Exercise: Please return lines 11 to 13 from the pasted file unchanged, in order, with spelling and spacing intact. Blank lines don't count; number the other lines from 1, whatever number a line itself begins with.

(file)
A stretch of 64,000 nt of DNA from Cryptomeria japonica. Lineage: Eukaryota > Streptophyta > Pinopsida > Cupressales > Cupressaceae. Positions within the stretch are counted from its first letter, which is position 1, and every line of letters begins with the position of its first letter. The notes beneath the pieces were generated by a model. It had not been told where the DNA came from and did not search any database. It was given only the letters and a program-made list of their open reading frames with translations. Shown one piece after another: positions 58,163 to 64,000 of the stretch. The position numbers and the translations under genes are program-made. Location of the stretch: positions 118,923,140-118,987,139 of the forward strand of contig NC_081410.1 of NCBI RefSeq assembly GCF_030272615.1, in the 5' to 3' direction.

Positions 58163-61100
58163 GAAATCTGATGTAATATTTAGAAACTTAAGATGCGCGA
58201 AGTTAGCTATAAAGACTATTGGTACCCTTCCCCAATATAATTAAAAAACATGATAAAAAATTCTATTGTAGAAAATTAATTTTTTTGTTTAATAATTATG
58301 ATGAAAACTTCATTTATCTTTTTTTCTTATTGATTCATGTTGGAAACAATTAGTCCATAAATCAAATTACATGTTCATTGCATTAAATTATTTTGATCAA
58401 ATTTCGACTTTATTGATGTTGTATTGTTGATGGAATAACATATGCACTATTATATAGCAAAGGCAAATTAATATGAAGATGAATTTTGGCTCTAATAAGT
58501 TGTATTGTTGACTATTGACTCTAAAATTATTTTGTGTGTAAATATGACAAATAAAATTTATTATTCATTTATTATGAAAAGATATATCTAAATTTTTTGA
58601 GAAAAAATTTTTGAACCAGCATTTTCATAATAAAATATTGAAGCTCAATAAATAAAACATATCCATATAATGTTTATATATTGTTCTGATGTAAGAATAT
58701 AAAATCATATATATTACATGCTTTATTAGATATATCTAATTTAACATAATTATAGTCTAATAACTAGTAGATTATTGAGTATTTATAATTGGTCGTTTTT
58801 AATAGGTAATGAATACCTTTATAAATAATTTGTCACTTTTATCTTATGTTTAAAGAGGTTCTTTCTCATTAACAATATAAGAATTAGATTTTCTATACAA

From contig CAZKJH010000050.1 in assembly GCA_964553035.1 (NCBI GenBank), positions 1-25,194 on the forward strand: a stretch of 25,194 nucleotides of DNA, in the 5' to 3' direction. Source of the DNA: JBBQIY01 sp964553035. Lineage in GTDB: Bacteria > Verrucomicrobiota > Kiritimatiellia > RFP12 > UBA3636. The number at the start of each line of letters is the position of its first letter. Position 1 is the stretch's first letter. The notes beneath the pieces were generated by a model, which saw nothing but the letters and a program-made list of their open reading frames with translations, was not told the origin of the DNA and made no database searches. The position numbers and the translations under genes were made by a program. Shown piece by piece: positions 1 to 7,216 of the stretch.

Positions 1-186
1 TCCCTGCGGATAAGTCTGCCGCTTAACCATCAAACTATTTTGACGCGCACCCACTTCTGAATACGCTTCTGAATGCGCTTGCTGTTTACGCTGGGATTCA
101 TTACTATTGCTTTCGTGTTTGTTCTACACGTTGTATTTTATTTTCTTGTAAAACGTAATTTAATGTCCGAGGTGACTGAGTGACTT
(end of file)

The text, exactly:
From contig CAZKJH010000050.1 in assembly GCA_964553035.1 (NCBI GenBank), positions 1-25,194 on the forward strand: a stretch of 25,194 nucleotides of DNA, in the 5' to 3' direction. Source of the DNA: JBBQIY01 sp964553035. Lineage in GTDB: Bacteria > Verrucomicrobiota > Kiritimatiellia > RFP12 > UBA3636. The number at the start of each line of letters is the position of its first letter. Position 1 is the stretch's first letter. The notes beneath the pieces were generated by a model, which saw nothing but the letters and a program-made list of their open reading frames with translations, was not told the origin of the DNA and made no database searches. The position numbers and the translations under genes were made by a program. Shown piece by piece: positions 1 to 7,216 of the stretch.

Positions 1-186
1 TCCCTGCGGATAAGTCTGCCGCTTAACCATCAAACTATTTTGACGCGCACCCACTTCTGAATACGCTTCTGAATGCGCTTGCTGTTTACGCTGGGATTCA